Saturday, August 25, 2012

What's in Your Cellar, Michael?

Photo Courtesy JoieFarm
Michael Dinn

Michael began his career in wine in the front of house operations at some of Vancouver's top eateries like Cin Cin and C Restaurant. He officially became a sommelier in 1999, graduating top of his class from the Canadian Sommelier Guild. Meeting (and later marrying) chef and fellow sommelier Heidi Noble started a chain of events that lead them to become owners of one of BC's most respected and sought-after boutique wineries.

Michael cellars wine for both the pure enjoyment of consuming a beautifully aged bottle of wine in the company of similarly minded friends and for its inherent educational benefits. There's a lot to learn about wine by allowing it to evolve and mature naturally, but, as Michael notes, you must protect your investment if you ever want to reap its reward.

Q - What inspired you to hold onto that first bottle or case beyond when it was ready to drink?
I was fortunate about 13 years ago that I was introduced to a group of local wine trade gentlemen, all members of the Commanderie de Bordeaux, who used to take a couple of us “youngsters” out to lunch once a month and share wines that they had purchased for a pittance in the 70s and 80s. I tasted some amazing wines and learned that there are things that happen in the bottle over time that can never be created simply in the winery.

Q - Was there a particular bottle or region of wine that was the impetus of starting your collection?
Some wines that really stood out for me from the aforementioned lunches include 1978 Vieux Télégraphe, 1978 Chateau Fonsalette, 1982 Malartic-Lagraviere 1985 Groth Cabernet Sauvignon.

Q - What are your favourite wines to collect?
Robert Chevillon, Bruno Clair, Meo-Camuzet, Selbach-Oster, Ridge, Cameron, Dr Pauly Bergweiler, Bonneau du Martray, COS, Dunn Vineyards, Marcel Deiss, S.A. Huet, Tissot.> >

Q - What are your favourite wine regions to collect?
Burgundy (red & white), Chianti, Brunello di Montalcino, Barolo, Sicily (in general), Mosel-Saar-Ruwer
Q - Is there a jewel of note or a favourite wine in your collection?
No one wine in particular but a few that I am looking forward to drinking when the next meal or occasion presents itself include 1988 Monsanto “Il Poggio” Chianti Classico, 1991 Bonneau du Martray Corton-Charlemagne, 1988 Chateau Latour, 2001 Dr Pauly Bergweiler Bernkastler alte Badstube am Doctorberg Riesling Spatlese.

Q - How do you store your collection?
In a converted closet, now a proper, insulated, temperature controlled cellar, below ground with a cooling unit and a constantly refilled bowl of water.

Q - What causes you to actually pull the trigger on a special bottle from your cellar?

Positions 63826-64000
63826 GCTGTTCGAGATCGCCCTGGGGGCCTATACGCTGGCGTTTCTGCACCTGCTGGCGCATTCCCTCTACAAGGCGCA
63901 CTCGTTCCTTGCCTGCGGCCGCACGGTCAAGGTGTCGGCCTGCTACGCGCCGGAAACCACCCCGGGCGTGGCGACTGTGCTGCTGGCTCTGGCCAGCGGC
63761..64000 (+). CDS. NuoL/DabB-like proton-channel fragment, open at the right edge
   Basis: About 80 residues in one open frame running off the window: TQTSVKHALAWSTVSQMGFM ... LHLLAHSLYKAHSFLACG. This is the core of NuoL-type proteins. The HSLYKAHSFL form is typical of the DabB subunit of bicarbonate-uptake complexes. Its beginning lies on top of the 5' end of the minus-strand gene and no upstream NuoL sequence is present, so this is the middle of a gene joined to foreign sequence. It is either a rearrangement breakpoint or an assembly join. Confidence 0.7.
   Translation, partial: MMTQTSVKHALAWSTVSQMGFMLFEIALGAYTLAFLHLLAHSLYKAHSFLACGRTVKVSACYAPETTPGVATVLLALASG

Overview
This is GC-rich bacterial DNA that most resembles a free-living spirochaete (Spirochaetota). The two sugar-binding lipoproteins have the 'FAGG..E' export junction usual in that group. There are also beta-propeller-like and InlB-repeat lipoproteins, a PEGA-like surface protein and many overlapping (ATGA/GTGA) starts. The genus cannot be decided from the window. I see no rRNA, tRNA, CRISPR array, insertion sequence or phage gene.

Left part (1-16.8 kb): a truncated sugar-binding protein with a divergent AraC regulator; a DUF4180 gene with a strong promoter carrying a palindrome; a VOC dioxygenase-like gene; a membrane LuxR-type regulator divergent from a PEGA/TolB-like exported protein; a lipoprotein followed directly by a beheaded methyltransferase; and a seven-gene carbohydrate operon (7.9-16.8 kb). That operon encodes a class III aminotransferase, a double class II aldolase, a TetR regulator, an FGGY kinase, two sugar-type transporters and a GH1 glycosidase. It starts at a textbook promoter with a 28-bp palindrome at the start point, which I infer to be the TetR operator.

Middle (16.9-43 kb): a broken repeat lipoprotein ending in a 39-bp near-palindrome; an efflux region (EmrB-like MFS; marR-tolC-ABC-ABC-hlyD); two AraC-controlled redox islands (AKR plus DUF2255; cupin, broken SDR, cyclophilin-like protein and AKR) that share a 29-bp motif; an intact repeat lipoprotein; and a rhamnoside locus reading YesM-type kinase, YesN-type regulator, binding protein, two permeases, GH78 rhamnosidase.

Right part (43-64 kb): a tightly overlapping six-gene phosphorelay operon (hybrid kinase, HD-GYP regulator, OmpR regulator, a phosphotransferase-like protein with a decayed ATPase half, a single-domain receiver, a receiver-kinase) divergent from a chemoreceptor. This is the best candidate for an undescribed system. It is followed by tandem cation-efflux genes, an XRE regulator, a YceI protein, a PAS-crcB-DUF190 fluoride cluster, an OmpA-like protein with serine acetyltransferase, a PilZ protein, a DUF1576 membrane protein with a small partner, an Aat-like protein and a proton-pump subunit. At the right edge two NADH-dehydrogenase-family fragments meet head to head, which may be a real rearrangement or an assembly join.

Friends who can appreciate a great bottle coming by for a visit and dinner; Heidi making something amazing or just simply having gone too long between great bottles.

Q - What have you learned about wine from starting your collection?
  1. That wine needs to be stored properly or there is no point in collecting it.
  2. That wines without proper natural acidity do not stand to the medium or the long haul.
  3. That buying at least 3 bottles of actual collectibles is necessary to be able to enjoy a wine at its peak. The first bottle consumed should give some idea as to how much longer the others need to sleep and even if you drink bottle 2 too early, you have a third chance waiting in the cellar, as long as it isn’t corked.
Q - Would perusing your wine cellar offer any insight into you as a person?
Absolutely. I like wines with finesse and great natural acidity, regardless of the region. My preference for Old World wines has as much to do with geography as it does with tradition and quality. Most New World regions are warm to hot climates and I prefer cooler (due to elevation or latitude) and more maritime influenced regions where it is more likely that the winegrower will be able to maintain balance in the grapes, hence balance in the wines.

Q - Any general comments about building a collection?
A sufficient and diverse stock of ready-to-drink-now wines is crucial to keeping your hands off of the good stuff while you wait for them to mature.

Q - What advice would you share to anyone wanting to start a collection of wine?
Collect producers rather than simply regions. Great producers will always produce excellent wines even in challenging vintages because they make the necessary adjustments. Above all, have a proper place to store the wines or the investment will be all for not.

 - Liam Carrier ©copyright 2012

Wednesday, August 22, 2012

Introducing Silverback Vineyards